Tips for a thorough due diligence process when acquiring or selling a business
When acquiring or divesting a business, being thoroughly prepared for the due diligence process can significantly simplify the divestment or divert risk and ensure future success for acquirers. To ensure this, below are a few of the multitude of areas that need to be investigated and warning signs that should sound some alarm bells.
It is important to look into the past financials of a company over at least 3 years, whilst investigating and understanding the causes of any significant changes in revenues or expenses. In undertaking this process its also necessary to ascertain when significant capital expenditure is required, and the intricacies of the business such as changes on profit margin trends and actions that have previously been positive and detrimental for the business, thus enabling the greatest level of success upon acquisition.
It is import to delve into the adjusted EDITDA , most recent financial accounts and customer lists. EBITDA can be subjective, thus if once you’ve investigated the add-back schedule you have a significantly different profit, it should raise concerns about the legitimacy of the deal. If the sale process is ongoing for some time and a business is reluctant to release updated financials, it may indicate that the business performance is in decline.
Understand the company’s expenditure on marketing, their placement in the market and the strategies that have been implemented to achieve this position. If you are a strategic buyer, synergies can be maximized by assimilating marketing strategies or keeping them differentiated, but it is still crucial to understand your target’s position in order to maximise the benefits of the acquisition or merger.
The major concern is if the company has reduced their marketing team or expenditure on marketing leading up to the divestment. This will lead to problems with acquiring customers and even maintaining existing customers post acquisition, and also signals a lack of intent from the current owner to assist once ownership has been transferred. Risks such as this can be minimised through having compensation strategies for the current owner post acquisition.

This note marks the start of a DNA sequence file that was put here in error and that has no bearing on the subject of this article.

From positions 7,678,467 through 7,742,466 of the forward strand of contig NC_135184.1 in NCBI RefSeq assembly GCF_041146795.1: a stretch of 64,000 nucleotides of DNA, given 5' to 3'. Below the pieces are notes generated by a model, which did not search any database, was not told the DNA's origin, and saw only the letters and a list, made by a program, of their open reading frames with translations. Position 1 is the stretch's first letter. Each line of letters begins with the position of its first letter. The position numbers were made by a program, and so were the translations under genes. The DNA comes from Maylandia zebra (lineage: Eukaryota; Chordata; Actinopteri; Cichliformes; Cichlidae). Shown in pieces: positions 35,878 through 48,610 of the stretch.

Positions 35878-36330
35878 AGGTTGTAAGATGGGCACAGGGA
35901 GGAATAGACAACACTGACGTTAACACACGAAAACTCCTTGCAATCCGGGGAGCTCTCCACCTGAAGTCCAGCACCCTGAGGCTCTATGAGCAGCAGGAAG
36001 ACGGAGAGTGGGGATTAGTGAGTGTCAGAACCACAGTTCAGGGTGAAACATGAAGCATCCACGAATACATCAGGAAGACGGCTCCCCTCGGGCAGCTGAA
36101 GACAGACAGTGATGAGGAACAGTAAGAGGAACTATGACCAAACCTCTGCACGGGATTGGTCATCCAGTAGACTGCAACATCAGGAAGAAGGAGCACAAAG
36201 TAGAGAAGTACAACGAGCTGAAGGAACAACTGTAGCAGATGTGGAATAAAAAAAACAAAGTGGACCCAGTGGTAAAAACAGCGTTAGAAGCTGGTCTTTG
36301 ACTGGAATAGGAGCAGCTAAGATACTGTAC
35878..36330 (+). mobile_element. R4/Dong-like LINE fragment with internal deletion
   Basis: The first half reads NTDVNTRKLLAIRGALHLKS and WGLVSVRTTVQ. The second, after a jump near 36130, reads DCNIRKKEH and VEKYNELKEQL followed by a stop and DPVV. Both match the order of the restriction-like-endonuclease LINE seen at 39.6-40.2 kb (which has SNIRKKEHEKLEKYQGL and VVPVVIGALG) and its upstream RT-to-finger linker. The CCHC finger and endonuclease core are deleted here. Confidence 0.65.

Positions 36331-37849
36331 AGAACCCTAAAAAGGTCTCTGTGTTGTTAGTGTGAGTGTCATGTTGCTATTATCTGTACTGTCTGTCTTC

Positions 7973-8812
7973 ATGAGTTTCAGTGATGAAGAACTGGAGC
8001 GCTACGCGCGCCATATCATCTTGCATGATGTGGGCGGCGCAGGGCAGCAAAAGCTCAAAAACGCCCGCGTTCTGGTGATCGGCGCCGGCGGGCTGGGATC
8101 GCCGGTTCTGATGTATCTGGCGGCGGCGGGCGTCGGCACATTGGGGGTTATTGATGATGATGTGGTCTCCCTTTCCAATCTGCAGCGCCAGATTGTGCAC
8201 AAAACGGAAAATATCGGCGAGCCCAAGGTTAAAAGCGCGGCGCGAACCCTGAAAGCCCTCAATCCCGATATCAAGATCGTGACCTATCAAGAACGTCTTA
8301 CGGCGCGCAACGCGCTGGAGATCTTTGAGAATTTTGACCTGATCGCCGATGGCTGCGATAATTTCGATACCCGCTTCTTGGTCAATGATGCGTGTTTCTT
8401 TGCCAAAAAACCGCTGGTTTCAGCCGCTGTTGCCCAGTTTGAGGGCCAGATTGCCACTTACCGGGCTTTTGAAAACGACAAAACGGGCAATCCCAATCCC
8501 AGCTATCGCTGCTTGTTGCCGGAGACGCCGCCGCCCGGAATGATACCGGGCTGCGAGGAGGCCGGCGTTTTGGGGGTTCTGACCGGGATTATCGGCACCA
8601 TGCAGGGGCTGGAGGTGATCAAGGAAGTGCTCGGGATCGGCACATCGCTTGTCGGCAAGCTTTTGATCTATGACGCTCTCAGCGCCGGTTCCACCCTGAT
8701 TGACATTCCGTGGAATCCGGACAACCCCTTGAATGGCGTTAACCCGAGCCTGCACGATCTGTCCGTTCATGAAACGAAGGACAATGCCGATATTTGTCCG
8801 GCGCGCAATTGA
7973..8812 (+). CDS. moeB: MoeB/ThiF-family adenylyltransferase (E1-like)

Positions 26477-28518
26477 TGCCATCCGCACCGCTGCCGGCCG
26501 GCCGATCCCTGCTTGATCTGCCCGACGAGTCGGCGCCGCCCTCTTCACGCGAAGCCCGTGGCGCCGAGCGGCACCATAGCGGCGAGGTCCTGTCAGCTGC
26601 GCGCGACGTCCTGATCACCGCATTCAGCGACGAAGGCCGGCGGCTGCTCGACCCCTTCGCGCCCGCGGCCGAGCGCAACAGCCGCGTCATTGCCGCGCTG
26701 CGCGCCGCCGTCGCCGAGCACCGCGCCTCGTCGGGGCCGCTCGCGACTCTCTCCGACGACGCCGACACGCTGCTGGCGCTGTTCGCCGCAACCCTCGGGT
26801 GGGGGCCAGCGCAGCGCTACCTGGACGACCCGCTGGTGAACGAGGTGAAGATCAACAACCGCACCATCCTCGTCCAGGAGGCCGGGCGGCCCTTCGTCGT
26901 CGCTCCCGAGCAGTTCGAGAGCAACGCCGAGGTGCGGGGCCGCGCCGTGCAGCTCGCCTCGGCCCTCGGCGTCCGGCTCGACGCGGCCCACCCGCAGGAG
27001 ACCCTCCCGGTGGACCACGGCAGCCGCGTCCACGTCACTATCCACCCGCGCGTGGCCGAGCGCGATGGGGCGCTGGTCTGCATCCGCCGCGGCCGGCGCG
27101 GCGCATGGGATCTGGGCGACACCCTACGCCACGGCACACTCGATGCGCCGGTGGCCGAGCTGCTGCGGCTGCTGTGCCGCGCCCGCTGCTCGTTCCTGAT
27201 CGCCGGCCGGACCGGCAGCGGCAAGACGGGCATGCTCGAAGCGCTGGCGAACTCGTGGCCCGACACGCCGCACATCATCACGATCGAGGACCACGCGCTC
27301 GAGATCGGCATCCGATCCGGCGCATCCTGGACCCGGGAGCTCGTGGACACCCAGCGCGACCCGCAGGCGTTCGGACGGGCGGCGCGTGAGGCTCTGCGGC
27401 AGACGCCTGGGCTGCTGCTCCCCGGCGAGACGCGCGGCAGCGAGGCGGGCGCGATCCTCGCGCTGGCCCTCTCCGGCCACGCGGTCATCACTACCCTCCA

When investigating this aspect, discover how many customers the company has, and the percentage of sales concentrated on each customer. It is important to try and understand each customer’s motivation, their goals and how the business you are acquiring can assist in achieving these into the future.
If a business has a low number of customers or a high concentration of revenues come from one or two customers this should create significant concern and as a buyer you should be offering a lower profit multiple. You should also be concerned if a new customer has generated a significant portion of revenue for only a year or two. If the owner is now divesting, they may be uncertain of maintaining this customer into the future.
Beyond the organisational chart it is necessary to look at bonus schemes and compensation strategies such as leave, the use of cars, and any similar strategies the owner may be implementing to ensure staff morale is maintained. Of significant importance is also understanding management’s views on how the business could be improved and how they envisage their careers progressing in the future. An entrepreneurial owner may wish to take their best managers to their next venture.
High staff turnover and a history of resistance or lack of experience from management in implementing change can create a number of issues for acquirers taking over a business. On top of this records should be kept of previous staff disputes. Disputes are common in the work place and if the owners are withholding this information when asked, it should create some concern.